“Well, yeah. But no,” I said again. I wiped off the counter in the kitchen and threw the empty wine bottle in the trash. The bread had been sitting out during the whole movie so I wrapped it in saran wrap and put it in the bread box to keep it from getting stale.

“Then let’s watch it again,” Ellie said, whispering this time.

“No,” I said. Ellie was persistent. I loved her curiosity most of the time, but not now. I knew she wasn’t going to give it a rest until she understood everything. “You’re not going to get it tonight,” I tell her.

“So you do understand it! Tell me,” she says. I’ve said too much now and I’m in trouble.

“I never said that. Anyway, don’t you have a chemistry test tomorrow?”

“Yeah. I do. But I won’t be able to study ‘cause this is going to drive me crazy unless I find out the truth,” she said.

Sean was wide awake now. But he was unsure why he woke up to us on the brink of an argument that Ellie was eager to start and I was desperately trying to avoid.

“How much of the movie did I miss?” He asked.

“All of it,” I told him.

“Will you just tell me?” Ellie asked, coming into the kitchen looking frustrated and tired.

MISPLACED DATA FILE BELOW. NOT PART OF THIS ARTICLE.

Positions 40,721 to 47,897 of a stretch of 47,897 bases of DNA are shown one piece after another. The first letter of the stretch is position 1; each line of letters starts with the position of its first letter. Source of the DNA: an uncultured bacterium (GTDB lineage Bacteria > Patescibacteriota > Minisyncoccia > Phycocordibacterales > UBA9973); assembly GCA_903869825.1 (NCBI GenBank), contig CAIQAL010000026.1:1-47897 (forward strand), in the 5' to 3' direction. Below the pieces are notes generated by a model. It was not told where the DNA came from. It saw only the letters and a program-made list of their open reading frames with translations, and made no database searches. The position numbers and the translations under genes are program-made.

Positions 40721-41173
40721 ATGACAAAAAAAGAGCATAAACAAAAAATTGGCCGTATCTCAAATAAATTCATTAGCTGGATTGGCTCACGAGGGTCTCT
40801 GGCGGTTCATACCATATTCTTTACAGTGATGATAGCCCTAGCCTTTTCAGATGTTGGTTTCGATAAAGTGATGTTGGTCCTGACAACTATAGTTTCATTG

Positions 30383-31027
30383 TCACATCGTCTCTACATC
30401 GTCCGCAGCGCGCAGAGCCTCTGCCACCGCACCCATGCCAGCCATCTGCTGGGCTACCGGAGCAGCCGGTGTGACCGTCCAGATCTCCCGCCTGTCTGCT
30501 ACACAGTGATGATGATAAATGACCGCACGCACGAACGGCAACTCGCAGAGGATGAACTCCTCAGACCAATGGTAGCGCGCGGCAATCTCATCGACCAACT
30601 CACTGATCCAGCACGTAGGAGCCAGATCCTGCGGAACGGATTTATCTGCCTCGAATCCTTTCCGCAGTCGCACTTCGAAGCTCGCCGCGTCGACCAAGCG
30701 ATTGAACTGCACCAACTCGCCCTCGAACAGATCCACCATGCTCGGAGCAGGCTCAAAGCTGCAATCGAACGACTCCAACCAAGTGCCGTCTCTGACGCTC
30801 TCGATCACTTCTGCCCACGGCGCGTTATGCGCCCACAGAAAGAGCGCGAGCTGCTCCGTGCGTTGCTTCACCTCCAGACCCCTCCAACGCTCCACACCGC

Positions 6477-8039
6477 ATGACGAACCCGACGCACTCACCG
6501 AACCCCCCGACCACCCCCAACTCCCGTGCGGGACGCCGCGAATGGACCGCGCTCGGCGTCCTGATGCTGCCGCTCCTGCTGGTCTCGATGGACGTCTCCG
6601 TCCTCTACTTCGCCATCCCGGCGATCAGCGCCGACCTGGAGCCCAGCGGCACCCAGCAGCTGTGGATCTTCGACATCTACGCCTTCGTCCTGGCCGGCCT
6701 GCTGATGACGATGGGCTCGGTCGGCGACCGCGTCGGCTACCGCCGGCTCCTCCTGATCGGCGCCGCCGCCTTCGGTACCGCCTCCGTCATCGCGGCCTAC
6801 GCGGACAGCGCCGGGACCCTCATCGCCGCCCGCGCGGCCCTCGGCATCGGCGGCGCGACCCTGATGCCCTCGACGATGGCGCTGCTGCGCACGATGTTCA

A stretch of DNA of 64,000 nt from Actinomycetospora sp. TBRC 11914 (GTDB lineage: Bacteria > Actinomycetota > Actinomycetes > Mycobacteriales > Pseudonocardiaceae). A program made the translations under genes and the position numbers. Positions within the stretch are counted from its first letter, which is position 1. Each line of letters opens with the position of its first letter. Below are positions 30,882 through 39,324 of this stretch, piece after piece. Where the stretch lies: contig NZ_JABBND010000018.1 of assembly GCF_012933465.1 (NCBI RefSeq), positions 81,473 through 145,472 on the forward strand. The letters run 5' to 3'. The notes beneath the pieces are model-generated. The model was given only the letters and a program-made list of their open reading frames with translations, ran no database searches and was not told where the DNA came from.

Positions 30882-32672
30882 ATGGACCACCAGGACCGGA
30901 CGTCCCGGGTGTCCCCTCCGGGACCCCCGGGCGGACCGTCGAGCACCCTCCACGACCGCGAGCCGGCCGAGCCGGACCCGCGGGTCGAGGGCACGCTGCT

“I can’t tell you now,” I said. “It’ll ruin the movie for Sean.” And I’m sure I’ve got her. Sean looked up at the sound of his name but then realized the blanket draped over him.

“How did this get here?” he asked. Ellie ignored him.

“Then let’s watch it again,” she said again.

“No.” I tried to say it more firmly this time.

“I don’t understand - ”

“I know you don’t get it,” I said, my voice rising. “But that’s just something you’re going to have to deal with.”

“No, I mean I don’t understand you. Why won’t you tell me?” She stood in front of me and stared at me like she did at the credits on the TV screen but without letting them gloss over her this time. She studied my eyes intently waiting for me to crack.

“What’s the big deal?” she asked.

I broke eye contact with her but didn’t move. She kept looking and I kept avoiding her glances.

“You’re such a liar,” she finally said. “You don’t know anything.”

“I do. I’ve seen the movie more times than you can even imagine,” I said. “It’s my movie.”

“Then why did you let me watch it if you won’t explain it to me? Just tell me!”

“I don’t want to!” I boomed back at her.

Ellie got quiet again and finally stopped looking for me. Or at me. Whatever.

“You are a liar then,” she said, defeated. “You’re a liar by omission.” And she turned around and headed back to the empty love seat. I followed her with my eyes but stayed in the kitchen.

Sean got up from the couch and folded the blanket. If he had been paying attention to our argument he didn’t show it at all. He just acted like everything was normal.